Read More: How Chlorine Degradation Impacts New Home Performance

Close up view of building wood structure with CPVC piping

Plenum Ratings

Another factor to consider when specifying plumbing systems is plenum ratings. Codes require that all plumbing piping be listed and labeled to ASTM E84 for flame and smoke performance in a plenum. All FlowGuard Gold pipe and fittings are acceptable for use in return air plenums without special restrictions, allowing FlowGuard Gold pipes and fittings to be installed in the same manner as copper. PEX plenum ratings vary by brand and pipe diameter and are contingent on either spacing the pipes a minimum of 18 inches apart or using plenum-rated insulation or pipe supports.

Read More: Considerations When Value Engineering Your Piping System

Biofilm growth inside a pipe

Plastic Piping and Water Quality

With health and safety becoming increasingly important to clients, engineers should consider the impact of piping material selection on water quality. That means evaluating materials based on the potential for leaching, permeation and biofilm growth. Some brands of PEX are known to leach gasoline components MTBE, ETBE, TBA and Toluene that may exceed the action levels of some states. The PEX material is also permeable, which may allow some chemicals that contact the outside of the pipe to soak through the pipe and reach the water supply, and has a higher biofilm growth potential than CPVC. FlowGuard Gold CPVC is ”virtually immune” to permeation and has one of the lowest biofilm growth potentials in the industry, reducing the risk of harmful bacteria and contaminants from entering the water supply. FlowGuard Gold CPVC is also certified to NSF 61 for water quality under all water conditions and complies with all state water quality regulations. 

Read More: How Plumbing Materials Can Influence Water Quality


Understanding Environmental Impacts

If you’re designing for LEED or NGBS certification or working with a developer focused on sustainability, the choice of plumbing materials becomes straightforward. FlowGuard Gold CPVC is the only residential NGBS Green Certified plumbing piping system and contributes to both LEED and NGBS credits. The NIST BEES Online (Building for Environmental and Economic Sustainability) software is another resource engineers can use to compare the environmental impact of building products using the life-cycle assessment approach specified by ISO 14040. The measurement analyzes all stages in the life of a product, including raw material acquisition, manufacturing, transportation, installation, use, and recycling and waste management. Using this tool shows that CPVC is superior to PEX in 10 of 11 categories.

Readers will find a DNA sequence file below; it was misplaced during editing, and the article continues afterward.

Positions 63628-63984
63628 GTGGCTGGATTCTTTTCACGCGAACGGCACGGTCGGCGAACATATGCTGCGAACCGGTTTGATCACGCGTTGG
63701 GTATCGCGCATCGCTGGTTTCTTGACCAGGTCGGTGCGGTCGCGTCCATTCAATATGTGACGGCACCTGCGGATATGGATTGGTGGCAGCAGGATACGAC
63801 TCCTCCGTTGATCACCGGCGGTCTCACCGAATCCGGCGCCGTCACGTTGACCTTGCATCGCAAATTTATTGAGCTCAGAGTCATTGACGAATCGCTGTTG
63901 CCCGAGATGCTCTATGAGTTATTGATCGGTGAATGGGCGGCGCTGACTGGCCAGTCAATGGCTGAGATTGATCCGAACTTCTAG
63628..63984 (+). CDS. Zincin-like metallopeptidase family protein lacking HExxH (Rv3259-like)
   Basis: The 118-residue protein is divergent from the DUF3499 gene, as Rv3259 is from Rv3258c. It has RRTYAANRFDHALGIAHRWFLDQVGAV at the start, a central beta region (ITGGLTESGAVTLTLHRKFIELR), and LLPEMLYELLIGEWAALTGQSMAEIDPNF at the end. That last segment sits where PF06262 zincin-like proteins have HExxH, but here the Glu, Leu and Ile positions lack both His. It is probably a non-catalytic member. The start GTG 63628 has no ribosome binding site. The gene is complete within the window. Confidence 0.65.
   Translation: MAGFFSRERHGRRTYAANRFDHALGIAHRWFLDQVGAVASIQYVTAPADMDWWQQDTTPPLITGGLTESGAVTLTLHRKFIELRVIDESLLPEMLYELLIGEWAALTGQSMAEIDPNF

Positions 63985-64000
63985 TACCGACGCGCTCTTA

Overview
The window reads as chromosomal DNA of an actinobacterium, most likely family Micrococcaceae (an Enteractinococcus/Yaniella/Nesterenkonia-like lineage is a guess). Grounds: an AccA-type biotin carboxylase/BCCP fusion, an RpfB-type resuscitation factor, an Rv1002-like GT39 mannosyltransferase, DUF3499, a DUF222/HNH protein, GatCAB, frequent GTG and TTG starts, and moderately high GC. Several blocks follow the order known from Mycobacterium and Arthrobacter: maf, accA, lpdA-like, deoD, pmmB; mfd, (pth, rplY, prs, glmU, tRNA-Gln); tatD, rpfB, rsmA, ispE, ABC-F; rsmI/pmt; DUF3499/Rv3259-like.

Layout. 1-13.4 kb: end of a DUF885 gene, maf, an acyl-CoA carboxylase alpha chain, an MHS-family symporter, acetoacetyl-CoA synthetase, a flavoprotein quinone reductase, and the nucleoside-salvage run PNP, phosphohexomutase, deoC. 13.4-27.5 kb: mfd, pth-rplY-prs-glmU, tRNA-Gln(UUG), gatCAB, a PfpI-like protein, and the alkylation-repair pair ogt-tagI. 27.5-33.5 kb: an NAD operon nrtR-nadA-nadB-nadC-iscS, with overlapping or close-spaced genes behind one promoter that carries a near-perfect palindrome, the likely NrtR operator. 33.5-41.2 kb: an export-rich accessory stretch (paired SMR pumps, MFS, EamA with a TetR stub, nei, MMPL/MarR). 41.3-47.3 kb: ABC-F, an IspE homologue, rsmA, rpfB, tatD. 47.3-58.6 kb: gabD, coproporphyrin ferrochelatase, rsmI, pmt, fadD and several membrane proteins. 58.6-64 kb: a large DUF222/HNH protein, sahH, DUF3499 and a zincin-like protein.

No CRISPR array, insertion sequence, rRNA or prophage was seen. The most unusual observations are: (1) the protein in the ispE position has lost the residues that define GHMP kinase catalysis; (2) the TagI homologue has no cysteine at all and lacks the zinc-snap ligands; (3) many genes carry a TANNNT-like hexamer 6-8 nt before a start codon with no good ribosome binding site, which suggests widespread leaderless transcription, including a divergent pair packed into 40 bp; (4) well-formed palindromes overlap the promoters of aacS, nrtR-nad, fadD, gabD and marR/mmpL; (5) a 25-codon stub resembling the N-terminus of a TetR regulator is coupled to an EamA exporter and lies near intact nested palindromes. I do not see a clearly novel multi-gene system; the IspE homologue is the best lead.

Read More: How to Design Piping Systems that Work Toward Gaining LEED Credits

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Comparing System Costs

Developers increasingly prefer plastic plumbing over copper because of the significant savings in material costs they will experience. But there are also major differences in costs between PEX and CPVC. An analysis by a leading PEX manufacturer of the plumbing material costs for a three-story building found that copper piping materials for the project would cost $31,478; PEX materials would cost $20,837; and CPVC would cost $10,136. By converting from copper to CPVC, you can help builders achieve significant material savings without compromising plumbing system performance or reliability.